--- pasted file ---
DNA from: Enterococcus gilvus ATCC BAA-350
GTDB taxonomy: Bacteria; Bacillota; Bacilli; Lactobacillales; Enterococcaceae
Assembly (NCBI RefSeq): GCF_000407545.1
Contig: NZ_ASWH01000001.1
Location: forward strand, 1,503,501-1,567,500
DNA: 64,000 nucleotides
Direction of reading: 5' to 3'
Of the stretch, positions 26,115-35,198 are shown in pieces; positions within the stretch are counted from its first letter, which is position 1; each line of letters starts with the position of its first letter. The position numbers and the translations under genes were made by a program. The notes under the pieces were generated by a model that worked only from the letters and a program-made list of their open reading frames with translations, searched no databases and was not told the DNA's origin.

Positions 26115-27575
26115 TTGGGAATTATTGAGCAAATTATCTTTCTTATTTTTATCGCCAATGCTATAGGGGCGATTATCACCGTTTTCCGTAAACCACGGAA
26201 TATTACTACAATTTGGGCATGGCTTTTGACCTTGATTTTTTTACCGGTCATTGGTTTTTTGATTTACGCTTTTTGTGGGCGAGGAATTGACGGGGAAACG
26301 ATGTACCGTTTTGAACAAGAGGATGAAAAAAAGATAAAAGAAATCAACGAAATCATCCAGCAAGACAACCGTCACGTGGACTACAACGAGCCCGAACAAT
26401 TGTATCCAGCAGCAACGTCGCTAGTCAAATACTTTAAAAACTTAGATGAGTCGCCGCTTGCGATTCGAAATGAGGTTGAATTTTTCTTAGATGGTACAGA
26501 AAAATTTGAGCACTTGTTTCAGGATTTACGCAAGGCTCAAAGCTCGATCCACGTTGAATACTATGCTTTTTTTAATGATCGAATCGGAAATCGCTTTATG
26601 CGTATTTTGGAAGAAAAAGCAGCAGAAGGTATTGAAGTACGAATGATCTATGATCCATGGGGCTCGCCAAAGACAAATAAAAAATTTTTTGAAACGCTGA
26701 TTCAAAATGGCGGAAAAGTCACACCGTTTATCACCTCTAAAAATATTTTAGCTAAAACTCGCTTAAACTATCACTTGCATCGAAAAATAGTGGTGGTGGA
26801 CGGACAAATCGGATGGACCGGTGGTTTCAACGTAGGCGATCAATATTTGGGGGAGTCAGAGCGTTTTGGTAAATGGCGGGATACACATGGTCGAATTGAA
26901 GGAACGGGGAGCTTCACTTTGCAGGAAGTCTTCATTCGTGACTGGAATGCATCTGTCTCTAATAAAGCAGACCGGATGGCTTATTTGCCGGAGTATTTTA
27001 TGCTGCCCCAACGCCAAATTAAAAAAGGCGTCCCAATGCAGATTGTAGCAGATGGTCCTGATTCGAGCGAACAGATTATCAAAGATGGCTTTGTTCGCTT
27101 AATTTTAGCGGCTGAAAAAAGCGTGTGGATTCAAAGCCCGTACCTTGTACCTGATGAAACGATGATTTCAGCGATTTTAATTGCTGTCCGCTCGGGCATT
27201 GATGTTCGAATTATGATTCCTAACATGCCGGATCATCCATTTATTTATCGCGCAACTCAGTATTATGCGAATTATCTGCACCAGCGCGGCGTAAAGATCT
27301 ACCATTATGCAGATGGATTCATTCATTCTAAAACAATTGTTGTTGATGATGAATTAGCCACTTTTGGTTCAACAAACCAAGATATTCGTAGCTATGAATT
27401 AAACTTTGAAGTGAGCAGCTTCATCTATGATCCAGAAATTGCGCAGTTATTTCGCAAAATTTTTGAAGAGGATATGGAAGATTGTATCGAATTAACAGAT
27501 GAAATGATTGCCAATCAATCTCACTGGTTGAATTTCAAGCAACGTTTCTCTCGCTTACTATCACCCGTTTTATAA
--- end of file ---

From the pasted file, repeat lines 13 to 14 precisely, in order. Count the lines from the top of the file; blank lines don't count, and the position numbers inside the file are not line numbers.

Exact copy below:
26401 TGTATCCAGCAGCAACGTCGCTAGTCAAATACTTTAAAAACTTAGATGAGTCGCCGCTTGCGATTCGAAATGAGGTTGAATTTTTCTTAGATGGTACAGA
26501 AAAATTTGAGCACTTGTTTCAGGATTTACGCAAGGCTCAAAGCTCGATCCACGTTGAATACTATGCTTTTTTTAATGATCGAATCGGAAATCGCTTTATG